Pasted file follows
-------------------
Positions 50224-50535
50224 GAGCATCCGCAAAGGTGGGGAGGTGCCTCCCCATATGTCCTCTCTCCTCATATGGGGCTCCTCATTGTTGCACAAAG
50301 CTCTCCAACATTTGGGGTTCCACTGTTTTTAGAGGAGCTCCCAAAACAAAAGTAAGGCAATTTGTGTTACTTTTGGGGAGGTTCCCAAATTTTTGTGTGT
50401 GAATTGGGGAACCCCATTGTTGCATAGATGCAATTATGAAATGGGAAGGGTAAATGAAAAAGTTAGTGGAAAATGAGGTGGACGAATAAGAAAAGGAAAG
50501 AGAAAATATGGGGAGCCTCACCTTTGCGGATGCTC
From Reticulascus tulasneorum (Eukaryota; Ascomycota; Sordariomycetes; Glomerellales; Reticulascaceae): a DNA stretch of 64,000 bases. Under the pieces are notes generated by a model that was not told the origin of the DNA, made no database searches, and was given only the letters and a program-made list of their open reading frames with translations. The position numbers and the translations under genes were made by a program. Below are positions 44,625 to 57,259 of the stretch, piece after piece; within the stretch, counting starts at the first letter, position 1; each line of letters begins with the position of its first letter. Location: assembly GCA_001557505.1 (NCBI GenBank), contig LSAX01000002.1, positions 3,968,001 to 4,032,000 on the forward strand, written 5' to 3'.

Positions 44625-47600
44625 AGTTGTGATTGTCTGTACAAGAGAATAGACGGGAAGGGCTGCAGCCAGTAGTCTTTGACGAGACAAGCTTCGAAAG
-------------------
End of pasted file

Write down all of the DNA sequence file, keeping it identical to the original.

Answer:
Positions 50224-50535
50224 GAGCATCCGCAAAGGTGGGGAGGTGCCTCCCCATATGTCCTCTCTCCTCATATGGGGCTCCTCATTGTTGCACAAAG
50301 CTCTCCAACATTTGGGGTTCCACTGTTTTTAGAGGAGCTCCCAAAACAAAAGTAAGGCAATTTGTGTTACTTTTGGGGAGGTTCCCAAATTTTTGTGTGT
50401 GAATTGGGGAACCCCATTGTTGCATAGATGCAATTATGAAATGGGAAGGGTAAATGAAAAAGTTAGTGGAAAATGAGGTGGACGAATAAGAAAAGGAAAG
50501 AGAAAATATGGGGAGCCTCACCTTTGCGGATGCTC
From Reticulascus tulasneorum (Eukaryota; Ascomycota; Sordariomycetes; Glomerellales; Reticulascaceae): a DNA stretch of 64,000 bases. Under the pieces are notes generated by a model that was not told the origin of the DNA, made no database searches, and was given only the letters and a program-made list of their open reading frames with translations. The position numbers and the translations under genes were made by a program. Below are positions 44,625 to 57,259 of the stretch, piece after piece; within the stretch, counting starts at the first letter, position 1; each line of letters begins with the position of its first letter. Location: assembly GCA_001557505.1 (NCBI GenBank), contig LSAX01000002.1, positions 3,968,001 to 4,032,000 on the forward strand, written 5' to 3'.

Positions 44625-47600
44625 AGTTGTGATTGTCTGTACAAGAGAATAGACGGGAAGGGCTGCAGCCAGTAGTCTTTGACGAGACAAGCTTCGAAAG